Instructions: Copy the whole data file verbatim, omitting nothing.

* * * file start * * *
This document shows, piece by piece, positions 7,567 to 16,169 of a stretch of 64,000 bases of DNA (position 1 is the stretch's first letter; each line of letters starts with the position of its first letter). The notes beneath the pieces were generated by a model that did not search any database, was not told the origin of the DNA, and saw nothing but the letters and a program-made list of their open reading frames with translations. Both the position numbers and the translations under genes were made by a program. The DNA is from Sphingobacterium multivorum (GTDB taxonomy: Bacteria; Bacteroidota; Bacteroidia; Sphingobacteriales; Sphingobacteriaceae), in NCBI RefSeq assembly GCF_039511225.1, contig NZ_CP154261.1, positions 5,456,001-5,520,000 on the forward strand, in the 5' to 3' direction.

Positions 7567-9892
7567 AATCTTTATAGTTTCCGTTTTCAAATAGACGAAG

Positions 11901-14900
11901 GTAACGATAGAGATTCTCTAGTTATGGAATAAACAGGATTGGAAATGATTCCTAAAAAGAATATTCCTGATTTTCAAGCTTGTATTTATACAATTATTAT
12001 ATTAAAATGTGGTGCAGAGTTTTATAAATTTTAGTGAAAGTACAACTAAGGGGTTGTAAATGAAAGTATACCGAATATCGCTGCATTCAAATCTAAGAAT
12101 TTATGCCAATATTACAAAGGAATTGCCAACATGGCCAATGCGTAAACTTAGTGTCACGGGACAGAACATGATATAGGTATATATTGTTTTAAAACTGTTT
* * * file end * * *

This document shows, piece by piece, positions 7,567 to 16,169 of a stretch of 64,000 bases of DNA (position 1 is the stretch's first letter; each line of letters starts with the position of its first letter). The notes beneath the pieces were generated by a model that did not search any database, was not told the origin of the DNA, and saw nothing but the letters and a program-made list of their open reading frames with translations. Both the position numbers and the translations under genes were made by a program. The DNA is from Sphingobacterium multivorum (GTDB taxonomy: Bacteria; Bacteroidota; Bacteroidia; Sphingobacteriales; Sphingobacteriaceae), in NCBI RefSeq assembly GCF_039511225.1, contig NZ_CP154261.1, positions 5,456,001-5,520,000 on the forward strand, in the 5' to 3' direction.

Positions 7567-9892
7567 AATCTTTATAGTTTCCGTTTTCAAATAGACGAAG

Positions 11901-14900
11901 GTAACGATAGAGATTCTCTAGTTATGGAATAAACAGGATTGGAAATGATTCCTAAAAAGAATATTCCTGATTTTCAAGCTTGTATTTATACAATTATTAT
12001 ATTAAAATGTGGTGCAGAGTTTTATAAATTTTAGTGAAAGTACAACTAAGGGGTTGTAAATGAAAGTATACCGAATATCGCTGCATTCAAATCTAAGAAT
12101 TTATGCCAATATTACAAAGGAATTGCCAACATGGCCAATGCGTAAACTTAGTGTCACGGGACAGAACATGATATAGGTATATATTGTTTTAAAACTGTTT